Most people think Neanderthals were our ancestors, but they were actually a parallel species (orsubspecies, some say) that competed with Homo sapiens for survival. “Competed,” actually, isbeing kind; the Neanderthals had us beat any way you keep score. They were stronger, tougher,and probably smarter: they had burlier muscles, harder-to-break bones, better natural insulationagainst the cold, and, the fossil record suggests, a bigger brain. Neanderthals were fantasticallygifted hunters and skilled weapon-makers, and may very well have acquired language before wedid. They had a huge head start in the race for world domination; by the time the first Homosapiens appeared in Europe, Neanderthals had already been cozily established there for nearly twohundred thousand years. If you had to choose between Neanderthals and Early Us in a Last ManStanding contest, you’d go Neanderthal all the way.

So—where are they?

Within ten thousand years of the arrival of Homo sapiens in Europe, the Neanderthals vanished.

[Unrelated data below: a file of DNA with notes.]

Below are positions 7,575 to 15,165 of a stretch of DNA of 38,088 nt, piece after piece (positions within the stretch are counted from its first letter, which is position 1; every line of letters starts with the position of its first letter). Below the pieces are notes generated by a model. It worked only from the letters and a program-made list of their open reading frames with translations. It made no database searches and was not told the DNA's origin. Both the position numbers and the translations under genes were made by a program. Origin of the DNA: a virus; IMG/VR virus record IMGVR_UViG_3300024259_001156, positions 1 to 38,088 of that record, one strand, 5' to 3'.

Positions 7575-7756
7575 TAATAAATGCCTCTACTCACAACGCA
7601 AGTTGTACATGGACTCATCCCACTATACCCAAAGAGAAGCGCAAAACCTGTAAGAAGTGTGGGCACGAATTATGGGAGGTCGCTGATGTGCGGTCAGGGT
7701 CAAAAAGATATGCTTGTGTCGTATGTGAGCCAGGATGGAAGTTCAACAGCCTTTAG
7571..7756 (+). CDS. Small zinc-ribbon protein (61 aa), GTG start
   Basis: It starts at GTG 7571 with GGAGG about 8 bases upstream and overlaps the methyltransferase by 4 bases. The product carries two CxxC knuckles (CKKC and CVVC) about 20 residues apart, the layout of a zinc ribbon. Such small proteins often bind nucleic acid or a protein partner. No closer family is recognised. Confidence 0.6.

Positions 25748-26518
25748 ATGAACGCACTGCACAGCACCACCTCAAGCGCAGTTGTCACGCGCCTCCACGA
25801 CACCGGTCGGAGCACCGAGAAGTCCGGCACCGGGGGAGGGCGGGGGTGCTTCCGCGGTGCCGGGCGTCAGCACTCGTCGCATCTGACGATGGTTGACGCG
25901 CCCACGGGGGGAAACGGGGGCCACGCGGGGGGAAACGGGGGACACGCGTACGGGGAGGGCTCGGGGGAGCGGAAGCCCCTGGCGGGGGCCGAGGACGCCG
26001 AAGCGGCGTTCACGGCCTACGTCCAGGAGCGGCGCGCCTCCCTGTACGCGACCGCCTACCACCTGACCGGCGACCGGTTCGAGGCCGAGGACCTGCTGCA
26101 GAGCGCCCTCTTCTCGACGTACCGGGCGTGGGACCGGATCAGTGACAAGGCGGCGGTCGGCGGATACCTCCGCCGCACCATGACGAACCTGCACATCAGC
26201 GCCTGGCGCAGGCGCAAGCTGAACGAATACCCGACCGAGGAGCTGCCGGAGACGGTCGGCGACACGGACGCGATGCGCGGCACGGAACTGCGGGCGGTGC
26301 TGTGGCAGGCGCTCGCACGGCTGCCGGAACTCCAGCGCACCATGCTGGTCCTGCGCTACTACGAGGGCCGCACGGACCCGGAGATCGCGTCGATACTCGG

How it happened, no one knows. The only explanation is that some mysterious X Factor gave us—the weaker, dumber, skinnier creatures—a life-or-death edge over the Ice Age All-Stars. It wasn’tstrength. It wasn’t weapons. It wasn’t intelligence.

Could it have been running ability? Dr. Bramble wondered. Is David really onto something?

There was only one way to find out: go to the bones.

“At first I was very skeptical of David, for the same reason most morphologists would be,” Dr.

Bramble later told me. Morphology is basically the science of reverse engineering; it looks at howa body is assembled and tries to figure out how it’s supposed to function. Morphologists knowwhat to look for in a fast-moving machine, and in no way did the human body match the specs. Allyou had to do was look at our butts to figure that out. “In the whole history of vertebrates on Earth—the whole history—humans are the only running biped that’s tailless,” Bramble would later say.